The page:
Wednesday, May 09, 2007

How to implement loosely coupled transaction processing

This pattern describes how to accomplish transaction processing within the context of autonomous services. The pattern is based on the idea that - by design - every action has a compensating action to undo the original action.

The autonomous services fulfill action requests from the transaction controller (see "1" in figure). If one or more services reply not to have been able to fulfill the request (see "2" in figure, fault feedback) then the transaction controller will send requests for compensating actions to the services that did fulfill the original requests (see "3" in figure).

The concerning services do not distinguish between a normal action and a compensating action. To the services compensating actions are normal actions like any other. The services are not even aware of being part of a transaction.


  • A service is designed to make, change and cancel reservations for hotel rooms. These are three equivalent types of actions. In the context of compensating actions, a cancellation can be considered a compensation for making a reservation. This compensating action results in undoing the original make reservation action.
  • A service is designed to increase or decrease the balance of an account. These are two equivalent actions. Both can be seen however as compensating actions for each other (mutual com-pensating actions). An action that increases the balance with 100 euros can be compensated with an action the decreases the balance with 10 euros.
It need not only be fault feedbacks that lead to compensation. The transaction controller may make use of a timer to detect if an acknowledgement has been received within a preset time-frame. If one of the services doesn’t respond with this preset time-frame, requests for compensating actions will be sent to the other services. If a service sends the acknowledgement after the preset time elapsed and compensation action requests have been sent to the other services, this late service will be sent a compensating action request as well. Or one might choose to resend the original action requests to the other services if that is appropriate.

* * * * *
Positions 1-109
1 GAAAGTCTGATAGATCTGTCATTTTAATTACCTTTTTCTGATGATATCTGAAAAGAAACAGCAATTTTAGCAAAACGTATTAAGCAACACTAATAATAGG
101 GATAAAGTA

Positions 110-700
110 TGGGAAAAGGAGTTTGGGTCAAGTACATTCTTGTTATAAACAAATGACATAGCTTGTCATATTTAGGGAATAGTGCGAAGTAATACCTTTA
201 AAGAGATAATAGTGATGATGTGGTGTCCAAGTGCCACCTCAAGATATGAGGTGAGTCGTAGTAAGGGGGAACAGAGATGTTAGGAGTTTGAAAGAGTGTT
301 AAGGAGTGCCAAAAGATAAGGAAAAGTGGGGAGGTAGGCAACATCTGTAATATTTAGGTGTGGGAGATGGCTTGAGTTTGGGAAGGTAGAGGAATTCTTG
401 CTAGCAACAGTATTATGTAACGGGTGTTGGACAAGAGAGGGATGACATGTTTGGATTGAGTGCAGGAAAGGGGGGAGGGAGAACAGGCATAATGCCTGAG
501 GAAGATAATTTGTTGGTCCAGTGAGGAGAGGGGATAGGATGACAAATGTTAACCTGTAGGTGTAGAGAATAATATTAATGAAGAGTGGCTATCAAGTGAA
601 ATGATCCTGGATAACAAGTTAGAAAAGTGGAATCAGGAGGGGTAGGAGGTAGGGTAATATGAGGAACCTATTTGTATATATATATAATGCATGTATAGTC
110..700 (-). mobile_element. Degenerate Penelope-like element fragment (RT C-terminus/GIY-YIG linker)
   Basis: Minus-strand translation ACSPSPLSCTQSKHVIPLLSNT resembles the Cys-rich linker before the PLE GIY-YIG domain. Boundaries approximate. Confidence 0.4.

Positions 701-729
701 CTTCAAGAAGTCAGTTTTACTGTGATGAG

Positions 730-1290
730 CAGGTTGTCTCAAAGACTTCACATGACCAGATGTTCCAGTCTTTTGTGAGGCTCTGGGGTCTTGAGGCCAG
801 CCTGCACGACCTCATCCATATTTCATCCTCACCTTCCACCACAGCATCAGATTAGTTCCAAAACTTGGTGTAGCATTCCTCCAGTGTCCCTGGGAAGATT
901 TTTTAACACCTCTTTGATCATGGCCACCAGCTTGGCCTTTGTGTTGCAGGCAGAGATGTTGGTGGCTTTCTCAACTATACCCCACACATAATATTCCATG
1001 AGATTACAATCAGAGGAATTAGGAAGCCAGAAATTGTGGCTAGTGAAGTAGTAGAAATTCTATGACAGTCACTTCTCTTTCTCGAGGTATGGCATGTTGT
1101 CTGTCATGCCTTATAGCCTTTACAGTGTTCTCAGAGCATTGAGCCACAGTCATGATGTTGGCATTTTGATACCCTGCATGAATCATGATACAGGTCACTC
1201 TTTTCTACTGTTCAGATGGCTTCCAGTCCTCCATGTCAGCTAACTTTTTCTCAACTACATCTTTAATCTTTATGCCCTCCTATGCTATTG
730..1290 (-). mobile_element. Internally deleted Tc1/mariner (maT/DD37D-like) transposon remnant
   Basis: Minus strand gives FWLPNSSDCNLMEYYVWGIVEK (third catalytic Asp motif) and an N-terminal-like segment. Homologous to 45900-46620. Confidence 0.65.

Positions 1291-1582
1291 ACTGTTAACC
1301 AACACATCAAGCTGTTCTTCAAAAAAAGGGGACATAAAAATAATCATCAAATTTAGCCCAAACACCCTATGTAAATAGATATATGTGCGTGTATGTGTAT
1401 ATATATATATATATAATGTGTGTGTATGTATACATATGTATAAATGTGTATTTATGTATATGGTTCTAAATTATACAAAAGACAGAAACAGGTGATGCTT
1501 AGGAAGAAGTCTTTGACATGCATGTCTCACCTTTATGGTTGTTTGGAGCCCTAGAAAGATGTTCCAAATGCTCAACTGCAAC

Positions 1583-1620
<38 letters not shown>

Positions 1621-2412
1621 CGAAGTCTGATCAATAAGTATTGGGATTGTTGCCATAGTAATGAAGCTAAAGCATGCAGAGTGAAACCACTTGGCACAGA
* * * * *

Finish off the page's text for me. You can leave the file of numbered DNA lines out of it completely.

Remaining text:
Design considerations

The designer of the transaction system must for every action always design a compensating action. This is not trivial. Consider the second of the above mentioned examples. Suppose the service was not developed to increase or decrease an amount, but to replace the old amount with a new one. Compensation would then not be possible. If the action would replace the old amount with a new amount of 10 euros, this can not be reverted without endanger the integrity of the data. Not even if the transaction controller would be aware of the old amount (or if the old amount would have been returned to the transaction controller). Other amount changes (triggered by other sources) may have occurred after the replacement transaction has been executed. If afterwards a compensating action would replace the amount back to the original amount, the amount would be corrupted.


In situations where by nature the transaction processing cycle is long (minutes, hours, days, weeks, …) the described pattern of loosely coupled transaction processing allows for an adequate alternative to the well known two-phase-commit mechanism. Also in loosely coupled of decoupled environments (B2B) where minimal dependency (maximal autonomy) is pursued, this pattern offers a more appropriate solution then two-phase-commit.

Traditionally transaction systems use the two-phase-commit mechanism. All participating software components must support and adhere to this mechanism. All components reply whether or not they can honour the request of the transaction controller and - if so - retain the action until a commit- or rollback command has been received. A commit command is issued by the transaction controller as soon as all concerning components have replied that they made their preparations and are ready to commit. If one or more of the components deny the request, the transaction controller will send a roll-back command to the other components in order to allow them to release their retention state.

Because after a commit command the participating components must actual perform the action if they replied to be ready to commit, these components must - awaiting the commit - place locks on the data that is involved in the transaction. This puts a claim on the performance of the system. Such a mechanism is therefore only appropriate for (very) short running processes where a participating component can rely on the performance of the other participating components and on the performance of transaction controller.

If the processing time to complete the transaction takes relatively a long period of time, the inherent locking strategy of the two-phase-commit mechanism is not appropriate because it can hang the complete system. Also in loosely coupled of decoupled environments such as B2B the two-phase-commit mechanism puts undesirable dependencies on the environment and the proposed loosely coupled transaction processing will be more appropriate.

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